While there is a dialogue about the current employment situation in the country -- who has a job and who needs a job -- there is a part of the story that is being skirted: the role robotics is playing in our labor market.
Economists across the spectrum discuss the role smart machines are playing in the innovation and financial health of our country when the field questions on almost any topic. On Black Monday in 1987, one potential cause for this crash was program trading. It occurred when Wall Street was first automated during this time many positions were replaced with computers. While we are still a projected 20 years away from a personal robot like Rosie from the Jetsons, robots and computers are playing a more central role in the day-to-day lives of average Americans than ever before.
Frank Tobe is the creator of ROBO-STOX of the first global robotics ETF (NASDAQ: ROBO) and is also the owner and publisher of The Robot Report. When asked how the transition into robotics is going to impact our labor market he discussed a few career fields that met a robotic fate: travel agents and reservationists were among them. He sees going forward pilots and commercial drivers staring down a similar fate. He said, "It also seems true that as companies reduce hazards and lower insurance costs they take away boring jobs. This improves productivity and has lower spoilage. It makes jobs more desirable. Companies will be able to increase sales, and thereby need different types of workers. Needed fields are going to be sales, shipping, materials handling, expediting, engineering and design."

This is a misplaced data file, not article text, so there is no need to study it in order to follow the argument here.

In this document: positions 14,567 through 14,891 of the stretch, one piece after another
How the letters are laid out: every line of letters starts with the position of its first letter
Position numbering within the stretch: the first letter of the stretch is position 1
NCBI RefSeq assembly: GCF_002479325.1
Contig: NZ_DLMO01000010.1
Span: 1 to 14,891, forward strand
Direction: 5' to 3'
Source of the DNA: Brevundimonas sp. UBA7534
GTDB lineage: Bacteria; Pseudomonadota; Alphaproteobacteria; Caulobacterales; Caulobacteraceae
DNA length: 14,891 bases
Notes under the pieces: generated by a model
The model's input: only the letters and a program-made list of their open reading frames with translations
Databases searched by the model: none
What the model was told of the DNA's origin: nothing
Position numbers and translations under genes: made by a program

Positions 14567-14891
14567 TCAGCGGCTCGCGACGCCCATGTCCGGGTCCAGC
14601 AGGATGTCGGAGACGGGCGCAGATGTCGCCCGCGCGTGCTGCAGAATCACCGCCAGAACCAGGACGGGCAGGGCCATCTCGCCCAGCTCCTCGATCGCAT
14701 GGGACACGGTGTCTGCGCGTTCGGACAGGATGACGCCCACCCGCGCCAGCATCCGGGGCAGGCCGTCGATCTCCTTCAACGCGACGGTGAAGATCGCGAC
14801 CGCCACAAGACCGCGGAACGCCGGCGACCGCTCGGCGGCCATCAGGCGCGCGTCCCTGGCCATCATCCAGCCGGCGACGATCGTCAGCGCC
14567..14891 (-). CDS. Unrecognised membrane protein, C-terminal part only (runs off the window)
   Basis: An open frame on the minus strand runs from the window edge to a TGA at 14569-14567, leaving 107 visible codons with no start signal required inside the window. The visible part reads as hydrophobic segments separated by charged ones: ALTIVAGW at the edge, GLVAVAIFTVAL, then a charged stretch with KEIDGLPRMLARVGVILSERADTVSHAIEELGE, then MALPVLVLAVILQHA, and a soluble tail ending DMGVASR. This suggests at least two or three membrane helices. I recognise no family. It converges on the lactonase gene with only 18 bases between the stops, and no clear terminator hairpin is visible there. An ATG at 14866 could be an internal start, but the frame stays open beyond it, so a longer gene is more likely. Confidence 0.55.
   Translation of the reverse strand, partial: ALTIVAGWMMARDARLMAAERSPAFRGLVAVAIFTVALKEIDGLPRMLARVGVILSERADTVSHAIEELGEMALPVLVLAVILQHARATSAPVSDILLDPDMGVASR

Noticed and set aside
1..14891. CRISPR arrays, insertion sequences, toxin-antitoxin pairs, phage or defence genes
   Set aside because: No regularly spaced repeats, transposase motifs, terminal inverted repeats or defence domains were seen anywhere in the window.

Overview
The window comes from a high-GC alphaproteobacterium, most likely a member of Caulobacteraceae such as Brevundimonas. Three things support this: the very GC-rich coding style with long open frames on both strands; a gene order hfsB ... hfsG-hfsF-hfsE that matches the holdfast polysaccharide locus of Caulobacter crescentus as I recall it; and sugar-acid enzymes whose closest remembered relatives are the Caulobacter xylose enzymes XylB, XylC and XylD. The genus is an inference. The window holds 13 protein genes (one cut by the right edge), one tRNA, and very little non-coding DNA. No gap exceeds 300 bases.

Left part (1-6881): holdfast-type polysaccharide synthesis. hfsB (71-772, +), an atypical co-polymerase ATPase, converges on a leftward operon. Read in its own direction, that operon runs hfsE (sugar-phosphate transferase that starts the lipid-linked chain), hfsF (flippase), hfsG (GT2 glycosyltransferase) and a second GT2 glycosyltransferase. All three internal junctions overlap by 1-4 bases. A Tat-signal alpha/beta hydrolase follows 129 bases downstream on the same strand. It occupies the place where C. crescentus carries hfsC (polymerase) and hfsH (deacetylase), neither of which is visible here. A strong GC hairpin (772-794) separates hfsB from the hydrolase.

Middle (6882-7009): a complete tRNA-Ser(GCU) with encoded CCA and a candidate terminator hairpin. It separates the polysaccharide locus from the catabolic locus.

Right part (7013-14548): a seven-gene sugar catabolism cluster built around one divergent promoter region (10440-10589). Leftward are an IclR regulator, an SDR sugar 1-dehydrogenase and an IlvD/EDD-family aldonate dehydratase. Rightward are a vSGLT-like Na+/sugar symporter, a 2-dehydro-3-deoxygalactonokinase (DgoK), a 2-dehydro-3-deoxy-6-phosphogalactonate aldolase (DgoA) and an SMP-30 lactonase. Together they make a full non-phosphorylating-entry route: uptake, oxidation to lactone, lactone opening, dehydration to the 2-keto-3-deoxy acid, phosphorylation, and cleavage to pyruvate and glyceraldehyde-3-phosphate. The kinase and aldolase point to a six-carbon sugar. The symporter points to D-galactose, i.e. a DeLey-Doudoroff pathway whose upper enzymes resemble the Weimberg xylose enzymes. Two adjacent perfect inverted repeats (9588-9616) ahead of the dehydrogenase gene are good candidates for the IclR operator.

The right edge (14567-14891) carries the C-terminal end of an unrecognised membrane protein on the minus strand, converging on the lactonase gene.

A recent Wanted Analytics study showed that demand for robotics skills increased 13% year-over-year from 2012 to 2013. Of the industries with the most robotics-related job ads, health care was up 23% and represented 65% of the overall demand.
Tobe said, "In the short term, robots that perform floor cleaning, lawn mowing, remote presence, apps on devices to monitor various health criteria, reminder apps to take and replenish pills, keep appointments, and devices that perform various physical and mental therapies are all likely.
Raj Batra, president of Industry Automation at Siemens Industry, said, "Since the early 2000s, automation and design software have begun to merge. Manufacturing software has become far more sophisticated. The result is an integration of the virtual and physical worlds." He spoke about today's modern factory and the factory of the future. "The advanced manufacturing facilities of today and tomorrow are clean and replete with robots, computers, lasers, and other ultramodern machine technologies. The most common tool a production worker carries at the newest auto plants in the Carolinas, Michigan, and Tennessee is not a wrench or screwdriver. It is an iPad. The new era of virtual-to-real manufacturing is upon us."
When Batra was asked about how this is going to affect the American worker, he had insightful comments and guidance. "As U.S. industry puts greater emphasis on smarter production, the skill sets required are different from those of the past. Understanding how to use software is a big part of it. Education in science, technology, engineering, and math are critically important. What we are seeing is the impact of Internet and connectivity on manufacturing in a way that it affected consumer networks and buying behavior during the dot.com boom. It has taken a little longer in the industrial setting because of the incredible complexity there. Building an airplane is a lot more complex than selling a book."
While it is uncertain what the future holds, one certain point is clear: we are on a rapidly moving ride. The technological advances which surround both products and people are happening fast. Jobs that existed for decades are slowly being replaced with machines, and the demand on the people who had those jobs is that they learn new skills. The hard truth is that there is road paved with learning ahead of us so we can exist in the seamless world that robotics and automation create.